Fasting blood samples were collected, and plasma phospholipid fatty acid analyses were performed at the Collaborative Studies Clinical Laboratory at Fairview-University Medical Center (Minneapolis, MN) as previously described (n = 1642) (23, 29). In brief, plasma lipids were extracted with chloroform and methanol, and thin layer chromatography was used to separate the lipid fractions and isolate phospholipids. Fatty acids were assessed by using gas chromatography with a flame ionization detector, and the concentration of each fatty acid was expressed as a percentage of the total fatty acids. Because EPA and DHA are found together in fatty fish, and therefore, plasma phospholipid values are highly correlated (30), plasma phospholipid concentrations of EPA and DHA were summed for each subject. For statistical analyses, quartile ranks were created on the basis of the sample range of these sums.

Brachial FMD measurement

Brachial FMD was measured in the MESA cohort during the first examination. Participants were excluded if they had uncontrolled hypertension (158 MESA participants were excluded), blood pressures in the left and right arms that differed by >15 mm Hg, a history of Raynaud's phenomenon (55 MESA participants were excluded), a congenital abnormality of the arm or hand (12 MESA participants were excluded), or a radical mastectomy on either side (100 MESA participants were excluded). Participants were examined in the supine position after 15 min rest and after a fast of ≥6 h. A standard blood pressure cuff was positioned around the right arm, 2 inches below the antecubital fossa, and the artery was imaged 5–9 cm above the antecubital fossa. A linear-array multifrequency transducer that operated at 9 MHz (GE Logiq 700 Device; Fairfield, CT) was used to acquire images of the right brachial artery. After obtaining baseline images, the cuff was inflated to 50 mm Hg above the participant's systolic blood pressure for 5 min. Digitized images of the right brachial artery were captured continuously for 30 s before cuff inflation and for 2 min beginning immediately before cuff deflation to document the vasodilator response. A detailed description of the scanning and reading protocol can be found at the MESA website (http://www.mesa-nhlbi.org).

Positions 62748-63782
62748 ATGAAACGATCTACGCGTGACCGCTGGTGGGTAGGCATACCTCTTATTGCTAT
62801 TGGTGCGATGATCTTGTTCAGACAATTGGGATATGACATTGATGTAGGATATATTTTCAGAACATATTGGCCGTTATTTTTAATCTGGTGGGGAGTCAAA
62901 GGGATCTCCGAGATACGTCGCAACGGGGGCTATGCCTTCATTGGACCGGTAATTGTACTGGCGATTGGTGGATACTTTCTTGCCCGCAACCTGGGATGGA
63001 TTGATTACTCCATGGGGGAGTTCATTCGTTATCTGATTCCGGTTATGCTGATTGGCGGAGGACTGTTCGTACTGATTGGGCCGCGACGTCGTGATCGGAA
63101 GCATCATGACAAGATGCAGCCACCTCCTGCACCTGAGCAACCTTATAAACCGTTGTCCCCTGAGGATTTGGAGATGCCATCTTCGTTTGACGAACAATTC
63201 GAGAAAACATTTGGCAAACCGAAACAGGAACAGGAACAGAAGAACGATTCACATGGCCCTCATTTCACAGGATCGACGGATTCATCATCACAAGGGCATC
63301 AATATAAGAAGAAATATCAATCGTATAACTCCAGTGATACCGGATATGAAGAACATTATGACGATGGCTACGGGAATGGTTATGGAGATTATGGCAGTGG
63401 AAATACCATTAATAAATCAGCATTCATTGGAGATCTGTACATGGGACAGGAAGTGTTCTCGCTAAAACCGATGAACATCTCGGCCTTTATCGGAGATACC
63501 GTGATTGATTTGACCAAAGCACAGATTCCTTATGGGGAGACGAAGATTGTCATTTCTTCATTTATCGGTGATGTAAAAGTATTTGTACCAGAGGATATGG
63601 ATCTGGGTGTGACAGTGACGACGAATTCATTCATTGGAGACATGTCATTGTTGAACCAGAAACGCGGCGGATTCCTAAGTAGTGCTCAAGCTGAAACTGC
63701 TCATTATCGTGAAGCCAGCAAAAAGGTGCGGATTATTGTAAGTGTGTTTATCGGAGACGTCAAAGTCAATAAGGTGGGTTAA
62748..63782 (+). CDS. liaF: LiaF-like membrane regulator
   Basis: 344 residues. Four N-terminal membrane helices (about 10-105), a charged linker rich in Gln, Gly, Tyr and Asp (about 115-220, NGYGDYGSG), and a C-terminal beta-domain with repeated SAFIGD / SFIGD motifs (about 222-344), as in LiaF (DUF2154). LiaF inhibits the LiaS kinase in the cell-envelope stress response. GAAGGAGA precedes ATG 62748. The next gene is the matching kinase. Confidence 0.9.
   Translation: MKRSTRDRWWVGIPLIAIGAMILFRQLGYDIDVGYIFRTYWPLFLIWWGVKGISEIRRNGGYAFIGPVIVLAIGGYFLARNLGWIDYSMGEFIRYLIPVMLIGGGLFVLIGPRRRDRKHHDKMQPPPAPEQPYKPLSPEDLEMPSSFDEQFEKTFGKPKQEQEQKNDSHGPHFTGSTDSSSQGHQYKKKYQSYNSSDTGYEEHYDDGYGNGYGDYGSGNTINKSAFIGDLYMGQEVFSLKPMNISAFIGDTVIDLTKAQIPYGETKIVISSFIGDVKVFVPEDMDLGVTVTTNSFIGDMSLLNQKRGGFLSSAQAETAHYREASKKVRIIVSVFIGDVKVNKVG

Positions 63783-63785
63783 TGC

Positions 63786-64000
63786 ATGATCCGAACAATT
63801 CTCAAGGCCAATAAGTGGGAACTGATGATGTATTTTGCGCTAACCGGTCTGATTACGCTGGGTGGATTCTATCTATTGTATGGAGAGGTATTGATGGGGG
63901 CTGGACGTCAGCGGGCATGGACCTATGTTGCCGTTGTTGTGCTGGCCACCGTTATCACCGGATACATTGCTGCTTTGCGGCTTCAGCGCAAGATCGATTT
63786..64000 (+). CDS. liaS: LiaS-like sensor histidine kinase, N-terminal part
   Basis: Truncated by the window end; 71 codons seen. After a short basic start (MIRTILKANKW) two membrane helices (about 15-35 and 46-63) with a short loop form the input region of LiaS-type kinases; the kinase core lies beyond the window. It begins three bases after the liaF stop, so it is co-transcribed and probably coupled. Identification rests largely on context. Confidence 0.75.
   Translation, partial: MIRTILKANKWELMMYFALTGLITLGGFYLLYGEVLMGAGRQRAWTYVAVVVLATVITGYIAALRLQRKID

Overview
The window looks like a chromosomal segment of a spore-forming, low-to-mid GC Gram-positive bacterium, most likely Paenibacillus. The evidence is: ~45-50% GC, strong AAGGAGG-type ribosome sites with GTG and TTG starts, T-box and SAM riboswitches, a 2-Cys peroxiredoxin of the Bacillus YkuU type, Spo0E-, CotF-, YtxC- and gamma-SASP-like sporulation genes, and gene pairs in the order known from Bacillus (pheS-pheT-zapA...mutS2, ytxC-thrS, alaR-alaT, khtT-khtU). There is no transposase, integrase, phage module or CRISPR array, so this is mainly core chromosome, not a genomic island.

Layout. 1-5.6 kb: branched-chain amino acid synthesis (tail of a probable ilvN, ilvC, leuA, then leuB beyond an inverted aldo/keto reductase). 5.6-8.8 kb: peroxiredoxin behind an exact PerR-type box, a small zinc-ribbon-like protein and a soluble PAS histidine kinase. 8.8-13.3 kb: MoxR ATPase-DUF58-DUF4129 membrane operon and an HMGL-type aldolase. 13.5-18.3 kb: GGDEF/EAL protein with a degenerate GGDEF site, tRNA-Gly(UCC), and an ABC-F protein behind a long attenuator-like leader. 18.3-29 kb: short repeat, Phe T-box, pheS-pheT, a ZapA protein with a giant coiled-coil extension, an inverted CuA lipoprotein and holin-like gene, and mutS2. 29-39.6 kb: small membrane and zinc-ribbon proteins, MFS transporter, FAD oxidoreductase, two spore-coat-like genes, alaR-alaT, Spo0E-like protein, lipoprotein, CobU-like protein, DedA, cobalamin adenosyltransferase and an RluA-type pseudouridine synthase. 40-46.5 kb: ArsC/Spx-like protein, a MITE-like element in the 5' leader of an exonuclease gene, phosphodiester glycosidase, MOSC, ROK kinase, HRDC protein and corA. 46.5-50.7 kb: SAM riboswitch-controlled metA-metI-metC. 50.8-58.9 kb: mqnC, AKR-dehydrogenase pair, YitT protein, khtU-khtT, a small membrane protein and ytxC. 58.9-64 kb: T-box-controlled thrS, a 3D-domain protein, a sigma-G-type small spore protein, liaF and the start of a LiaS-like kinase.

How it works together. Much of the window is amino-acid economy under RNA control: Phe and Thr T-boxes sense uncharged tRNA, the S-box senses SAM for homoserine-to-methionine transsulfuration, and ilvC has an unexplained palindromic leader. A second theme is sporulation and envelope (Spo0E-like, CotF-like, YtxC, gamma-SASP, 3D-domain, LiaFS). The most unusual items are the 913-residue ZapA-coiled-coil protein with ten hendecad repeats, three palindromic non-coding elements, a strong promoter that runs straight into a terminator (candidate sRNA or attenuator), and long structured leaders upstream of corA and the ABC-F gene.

An analysis of the brachial artery videotapes was performed in a nested case-cohort of MESA participants that involved a random sample of MESA participants (subcohort; n = 2,844) and all participants who had an adjudicated cardiovascular event by 10 October 2005 (cases; n = 182). The videotapes were analyzed at the Wake Forest University Cardiology Image Processing Laboratory by using a previously validated semiautomated system (11). The semiautomated readings (media-adventitial interfaces to media-adventitial interfaces) of these digitized images generated the baseline and maximum diameters of the brachial artery from which the percentage FMD was computed as follows:

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Correlations for repeated measures of baseline diameter, maximum diameter, and percentage FMD were obtained with an original read and a quality-control read scanned on 2 separate days in 40 MESA participants (32 men; 18 white, 2 Chinese, 10 African American, and 10 Hispanic participants) were 0.99, 0.99, and 0.81, respectively.

Statistical analyses